GO 10808 : Morphologies of spectroscopically-confirmed red and dead galaxies at z~2.5

Red galaxies in a portion of the Hubble Deep Field Determining the initial epoch of galaxy formation remains a key question for cosmology and galaxy evolution. As recently as a decade ago, the standard cosmological models predicted that most galaxies were expected to form at relatively modest redshifts, between z~1 and z~2. However, deeper and deeper observations, particularly the Hubble Deep Field images, showed that many galaxies at those redshifts were surprisingly mature, with little evidence for extensive ongoing star formation. These results prompted further investigations, including multicolour photometric observations and low-resolution spectroscopy, providing spectral energy distributions that could be matched against stellar populaton models, and high angular-resolution images (mainly with HST), probing the detailed structure of these systems. The current program specifically targets luminous (massive) red galaxies with redshifts z~2.5, which are suspected of being progenitors of modern-day massive ellipticals. The detailed morphologies of these galaxies will be studied using the NICMOIS NIC2 camera.

GO 10886: The Sloan Lens ACS Survey: Towards 100 New Strong Lenses

WFPC2 image of gravitational lensing by the cluster, 0024+1654 Gravitational lensing is a consequence of general relativity. The effects were originally quantified by Einstein himself in the mid-1920s, and Fritz Zwicky was the first to suggest that those effects may even be observable if a galaxy were to act as the lens. Actual detection had to almost half a century, until the discovery of the double quasar, Q0957+561, by Walsh, Weymann & Carswell in 1979. Lensing leads to light amplification, that is, lensed objects are brighter; consequently, high redshift objects can be amplfied to the point where they become accessible to spectropic studies, allowing astronoemrs to probe details of the early universe. Many examples of this phenomenom are now known, both due to compact lenses (stars, QSOs, black holes) and to galaxies and galaxy clusters. The Sloan Digital Sky Survey (SDSS) has proven an especially productive source. The SDSS ground-based images, however, are not of sufficient resolution to either confirm candidates objects as lenses, or fully resolve the individual components in most systems. The aim of the present Snapshot program, originally undertaken with ACS and now pursued with WFPC2, is to use the unparalleled resolution of the HST at optical wavelength to confirm (or reject) the SDSS candidates.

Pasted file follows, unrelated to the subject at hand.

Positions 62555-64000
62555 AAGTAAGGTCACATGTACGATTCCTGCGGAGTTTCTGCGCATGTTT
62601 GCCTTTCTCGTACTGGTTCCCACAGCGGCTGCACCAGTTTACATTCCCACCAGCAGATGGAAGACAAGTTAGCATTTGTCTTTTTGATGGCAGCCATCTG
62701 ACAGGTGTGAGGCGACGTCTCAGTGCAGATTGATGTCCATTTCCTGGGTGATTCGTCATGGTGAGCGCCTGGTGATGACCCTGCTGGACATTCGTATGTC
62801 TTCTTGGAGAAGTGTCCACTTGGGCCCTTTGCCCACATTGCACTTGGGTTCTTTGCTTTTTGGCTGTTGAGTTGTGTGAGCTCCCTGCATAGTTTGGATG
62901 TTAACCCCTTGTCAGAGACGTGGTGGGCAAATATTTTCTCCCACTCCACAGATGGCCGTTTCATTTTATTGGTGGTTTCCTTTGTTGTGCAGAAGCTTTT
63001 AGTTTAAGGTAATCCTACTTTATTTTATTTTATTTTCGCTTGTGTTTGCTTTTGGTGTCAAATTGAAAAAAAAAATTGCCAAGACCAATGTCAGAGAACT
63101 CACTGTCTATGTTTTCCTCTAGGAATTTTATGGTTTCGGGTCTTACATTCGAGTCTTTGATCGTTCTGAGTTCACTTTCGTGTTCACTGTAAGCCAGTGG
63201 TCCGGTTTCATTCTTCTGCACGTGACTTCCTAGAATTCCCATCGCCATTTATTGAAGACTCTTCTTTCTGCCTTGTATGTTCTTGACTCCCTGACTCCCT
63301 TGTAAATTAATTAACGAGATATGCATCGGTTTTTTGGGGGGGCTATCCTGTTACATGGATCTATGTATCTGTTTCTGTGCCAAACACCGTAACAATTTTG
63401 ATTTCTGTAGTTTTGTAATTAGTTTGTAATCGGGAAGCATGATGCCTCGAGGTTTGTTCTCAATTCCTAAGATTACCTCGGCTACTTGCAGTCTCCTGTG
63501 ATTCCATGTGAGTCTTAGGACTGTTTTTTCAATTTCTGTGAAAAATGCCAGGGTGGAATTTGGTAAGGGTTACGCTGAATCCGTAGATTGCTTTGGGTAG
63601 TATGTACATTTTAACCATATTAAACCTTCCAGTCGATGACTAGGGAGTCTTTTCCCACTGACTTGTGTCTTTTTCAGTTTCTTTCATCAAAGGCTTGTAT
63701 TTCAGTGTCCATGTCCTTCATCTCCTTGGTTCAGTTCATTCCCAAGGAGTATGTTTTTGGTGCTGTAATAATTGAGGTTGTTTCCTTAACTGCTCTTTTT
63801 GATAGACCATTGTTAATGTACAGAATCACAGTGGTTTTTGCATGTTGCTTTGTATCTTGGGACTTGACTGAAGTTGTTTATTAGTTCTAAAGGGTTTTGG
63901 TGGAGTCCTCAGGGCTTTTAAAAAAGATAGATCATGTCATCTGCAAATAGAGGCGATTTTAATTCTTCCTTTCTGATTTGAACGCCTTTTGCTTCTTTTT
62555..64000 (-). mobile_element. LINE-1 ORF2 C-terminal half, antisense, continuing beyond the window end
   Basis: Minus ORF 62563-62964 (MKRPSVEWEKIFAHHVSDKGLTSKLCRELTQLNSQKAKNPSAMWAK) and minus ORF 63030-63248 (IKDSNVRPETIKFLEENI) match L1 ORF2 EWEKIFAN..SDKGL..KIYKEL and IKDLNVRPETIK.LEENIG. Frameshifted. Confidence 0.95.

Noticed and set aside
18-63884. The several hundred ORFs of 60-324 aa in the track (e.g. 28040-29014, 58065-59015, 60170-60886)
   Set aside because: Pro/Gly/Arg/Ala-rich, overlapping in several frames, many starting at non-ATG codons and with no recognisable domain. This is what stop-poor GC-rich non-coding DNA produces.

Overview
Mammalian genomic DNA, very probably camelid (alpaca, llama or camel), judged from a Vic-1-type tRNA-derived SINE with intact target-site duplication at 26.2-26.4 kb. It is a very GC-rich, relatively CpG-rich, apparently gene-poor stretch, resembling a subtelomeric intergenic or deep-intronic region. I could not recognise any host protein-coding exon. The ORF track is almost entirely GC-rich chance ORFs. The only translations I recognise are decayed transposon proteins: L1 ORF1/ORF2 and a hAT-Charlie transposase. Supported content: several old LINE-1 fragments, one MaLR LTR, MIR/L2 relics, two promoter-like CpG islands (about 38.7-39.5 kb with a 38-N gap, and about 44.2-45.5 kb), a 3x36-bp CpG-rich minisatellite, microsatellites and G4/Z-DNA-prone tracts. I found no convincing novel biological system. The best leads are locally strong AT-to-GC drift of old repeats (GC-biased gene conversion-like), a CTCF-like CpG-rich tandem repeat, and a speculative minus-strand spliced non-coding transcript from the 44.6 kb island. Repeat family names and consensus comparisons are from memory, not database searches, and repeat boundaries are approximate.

GO 10989: Astrometric Masses of Extrasolar Planets and Brown Dwarfs
Artist's impression of an extrasolar planetary system The overwhelming majority of extrasolar planetary systems have been identified through radial velocity monitoring, and the detection of the reflex motion of the parent star as it orbits the common center of mass of the system. Just as radial velocities measure the stellar "wobble" introduced along the line of sight, so high precision astrometry can be used to measure motion in the plane of the sky. Combining these data gives the full three-dimensional motions of the system, and a direct measure of the mass of the planetary companion. The Fine Guidance Sensors on HST are the only system currently capable of making observations at the required sub-milliarcscond accuracy, and has already been used for astrometry of four systems, including the M dwarf Gl 876, which has an entourage of at least three planetary-mass companions. The current GO program pursues observations of six planetary hosts, and FGS observations of one targets, HD 136118, are scheduled over the next two weeks.


Past weeks:
page by Neill Reid, updated 24/3/2007